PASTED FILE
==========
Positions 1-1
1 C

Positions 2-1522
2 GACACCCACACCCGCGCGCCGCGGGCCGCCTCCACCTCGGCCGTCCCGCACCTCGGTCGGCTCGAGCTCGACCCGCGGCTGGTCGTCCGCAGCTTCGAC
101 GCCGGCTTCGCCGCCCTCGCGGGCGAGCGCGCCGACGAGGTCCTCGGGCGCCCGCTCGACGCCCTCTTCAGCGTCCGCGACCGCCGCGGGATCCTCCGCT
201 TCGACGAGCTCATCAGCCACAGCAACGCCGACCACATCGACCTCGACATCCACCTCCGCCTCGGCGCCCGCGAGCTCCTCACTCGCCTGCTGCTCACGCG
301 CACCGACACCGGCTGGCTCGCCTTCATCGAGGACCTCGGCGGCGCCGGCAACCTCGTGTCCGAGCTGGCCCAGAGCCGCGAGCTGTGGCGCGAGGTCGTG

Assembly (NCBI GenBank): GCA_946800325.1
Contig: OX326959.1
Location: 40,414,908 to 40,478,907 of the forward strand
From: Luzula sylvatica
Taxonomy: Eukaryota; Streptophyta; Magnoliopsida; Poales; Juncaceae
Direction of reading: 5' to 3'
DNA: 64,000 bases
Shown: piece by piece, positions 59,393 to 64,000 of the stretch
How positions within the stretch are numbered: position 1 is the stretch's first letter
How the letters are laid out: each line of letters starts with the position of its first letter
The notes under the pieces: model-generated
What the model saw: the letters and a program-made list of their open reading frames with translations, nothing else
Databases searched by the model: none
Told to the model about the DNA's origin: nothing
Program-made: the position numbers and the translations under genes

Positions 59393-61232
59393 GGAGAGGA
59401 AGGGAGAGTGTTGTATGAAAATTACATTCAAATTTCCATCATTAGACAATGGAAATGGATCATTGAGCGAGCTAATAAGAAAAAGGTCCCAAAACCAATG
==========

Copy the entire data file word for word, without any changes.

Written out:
Positions 1-1
1 C

Positions 2-1522
2 GACACCCACACCCGCGCGCCGCGGGCCGCCTCCACCTCGGCCGTCCCGCACCTCGGTCGGCTCGAGCTCGACCCGCGGCTGGTCGTCCGCAGCTTCGAC
101 GCCGGCTTCGCCGCCCTCGCGGGCGAGCGCGCCGACGAGGTCCTCGGGCGCCCGCTCGACGCCCTCTTCAGCGTCCGCGACCGCCGCGGGATCCTCCGCT
201 TCGACGAGCTCATCAGCCACAGCAACGCCGACCACATCGACCTCGACATCCACCTCCGCCTCGGCGCCCGCGAGCTCCTCACTCGCCTGCTGCTCACGCG
301 CACCGACACCGGCTGGCTCGCCTTCATCGAGGACCTCGGCGGCGCCGGCAACCTCGTGTCCGAGCTGGCCCAGAGCCGCGAGCTGTGGCGCGAGGTCGTG

Assembly (NCBI GenBank): GCA_946800325.1
Contig: OX326959.1
Location: 40,414,908 to 40,478,907 of the forward strand
From: Luzula sylvatica
Taxonomy: Eukaryota; Streptophyta; Magnoliopsida; Poales; Juncaceae
Direction of reading: 5' to 3'
DNA: 64,000 bases
Shown: piece by piece, positions 59,393 to 64,000 of the stretch
How positions within the stretch are numbered: position 1 is the stretch's first letter
How the letters are laid out: each line of letters starts with the position of its first letter
The notes under the pieces: model-generated
What the model saw: the letters and a program-made list of their open reading frames with translations, nothing else
Databases searched by the model: none
Told to the model about the DNA's origin: nothing
Program-made: the position numbers and the translations under genes

Positions 59393-61232
59393 GGAGAGGA
59401 AGGGAGAGTGTTGTATGAAAATTACATTCAAATTTCCATCATTAGACAATGGAAATGGATCATTGAGCGAGCTAATAAGAAAAAGGTCCCAAAACCAATG